In the past few decades our society has witnessed unprecedented change in almost every area of life. This includes our professional experiences. The work we do and the ways we carry it out bear little resemblance to what most people took for granted at the start of the new millennium.
In the field of healthcare sweeping change has taken place at lightning speed and continues to be the “new normal.”
While Senate passage of the Better Care Reconciliation ACT (BCRA) appears to have failed, it is unlikely that the Republican-led effort to repeal and replace the Affordable Care Act (ACA) has seen its last day.
Recent news of the closure of Maple Leaf Treatment Center in Underhill took many of us in the field of mental health and addiction by surprise. Too many Vermonters in need of addiction treatment are already underserved. And the sudden loss of Maple Leaf's 41 beds along with its outpatient program for people battling opioid addiction is an unfortunate blow that will further strain our state's loosely stitched patchwork of mental health and addiction services.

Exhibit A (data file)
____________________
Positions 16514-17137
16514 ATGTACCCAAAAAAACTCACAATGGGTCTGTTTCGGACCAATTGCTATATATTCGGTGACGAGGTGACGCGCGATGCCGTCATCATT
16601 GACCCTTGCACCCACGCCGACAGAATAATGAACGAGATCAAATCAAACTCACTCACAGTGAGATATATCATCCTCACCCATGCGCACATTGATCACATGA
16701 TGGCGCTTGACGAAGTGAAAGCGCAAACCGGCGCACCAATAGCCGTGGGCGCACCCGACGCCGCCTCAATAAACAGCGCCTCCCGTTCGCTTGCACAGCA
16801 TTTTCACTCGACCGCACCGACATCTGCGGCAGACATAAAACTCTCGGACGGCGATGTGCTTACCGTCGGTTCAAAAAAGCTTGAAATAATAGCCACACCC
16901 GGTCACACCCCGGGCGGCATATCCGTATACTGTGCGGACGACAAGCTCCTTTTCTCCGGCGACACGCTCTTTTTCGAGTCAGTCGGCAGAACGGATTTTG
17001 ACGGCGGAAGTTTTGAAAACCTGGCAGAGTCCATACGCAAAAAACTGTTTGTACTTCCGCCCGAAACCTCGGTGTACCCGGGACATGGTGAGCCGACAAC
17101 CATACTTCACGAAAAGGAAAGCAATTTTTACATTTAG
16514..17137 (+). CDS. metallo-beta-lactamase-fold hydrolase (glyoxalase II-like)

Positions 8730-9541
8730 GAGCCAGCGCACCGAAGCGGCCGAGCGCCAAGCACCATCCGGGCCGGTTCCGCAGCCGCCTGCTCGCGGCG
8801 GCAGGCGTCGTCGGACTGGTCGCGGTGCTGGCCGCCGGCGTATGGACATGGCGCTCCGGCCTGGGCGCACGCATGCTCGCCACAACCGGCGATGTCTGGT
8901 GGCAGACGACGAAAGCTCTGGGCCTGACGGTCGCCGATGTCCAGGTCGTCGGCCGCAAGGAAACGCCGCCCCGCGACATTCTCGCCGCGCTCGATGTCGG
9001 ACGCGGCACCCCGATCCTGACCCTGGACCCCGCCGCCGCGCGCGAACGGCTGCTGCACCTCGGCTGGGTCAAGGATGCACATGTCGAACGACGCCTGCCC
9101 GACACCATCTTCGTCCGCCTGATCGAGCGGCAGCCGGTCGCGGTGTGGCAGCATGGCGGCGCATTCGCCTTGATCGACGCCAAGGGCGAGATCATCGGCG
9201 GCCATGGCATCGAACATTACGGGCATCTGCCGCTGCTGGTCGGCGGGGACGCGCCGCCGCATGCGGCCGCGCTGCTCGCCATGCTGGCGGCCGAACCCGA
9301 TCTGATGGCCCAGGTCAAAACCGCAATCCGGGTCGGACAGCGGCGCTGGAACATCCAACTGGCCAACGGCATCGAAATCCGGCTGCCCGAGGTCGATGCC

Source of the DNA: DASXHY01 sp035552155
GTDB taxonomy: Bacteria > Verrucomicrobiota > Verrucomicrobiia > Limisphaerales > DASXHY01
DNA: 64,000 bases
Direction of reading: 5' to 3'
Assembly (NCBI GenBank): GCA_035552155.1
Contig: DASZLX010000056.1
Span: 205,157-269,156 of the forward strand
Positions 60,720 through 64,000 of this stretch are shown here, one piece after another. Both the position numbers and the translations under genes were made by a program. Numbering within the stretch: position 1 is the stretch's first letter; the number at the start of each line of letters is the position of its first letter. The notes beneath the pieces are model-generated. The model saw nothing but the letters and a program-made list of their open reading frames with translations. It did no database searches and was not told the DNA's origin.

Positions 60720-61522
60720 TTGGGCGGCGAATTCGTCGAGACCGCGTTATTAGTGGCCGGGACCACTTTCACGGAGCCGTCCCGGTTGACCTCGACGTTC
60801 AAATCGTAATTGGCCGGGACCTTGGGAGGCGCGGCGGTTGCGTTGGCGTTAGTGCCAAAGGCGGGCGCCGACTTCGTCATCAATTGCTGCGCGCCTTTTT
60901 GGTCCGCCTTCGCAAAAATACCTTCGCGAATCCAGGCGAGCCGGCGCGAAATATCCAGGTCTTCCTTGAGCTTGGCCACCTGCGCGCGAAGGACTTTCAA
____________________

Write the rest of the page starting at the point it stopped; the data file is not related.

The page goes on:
As I look back on the various clinical and administrative positions I have held in the field of mental health and addiction in my nearly 30 year career, I have always considered my work with children and adolescents to be among the most rewarding. This is one reason why I read a report released in May by Burlington, Vermont-based Let’s Grow Kids, entitled “Stalled at the Start: Vermont’s Child Care Challenge,” with both interest and concern.
The Centers for Disease Control and Prevention (CDC) recently issued a tragic new report showing suicide rates in the U.S. have risen to a 30-year high. While the rise was particularly sharp among women, the report also outlined increases in rates of suicide among nearly all races and age groups.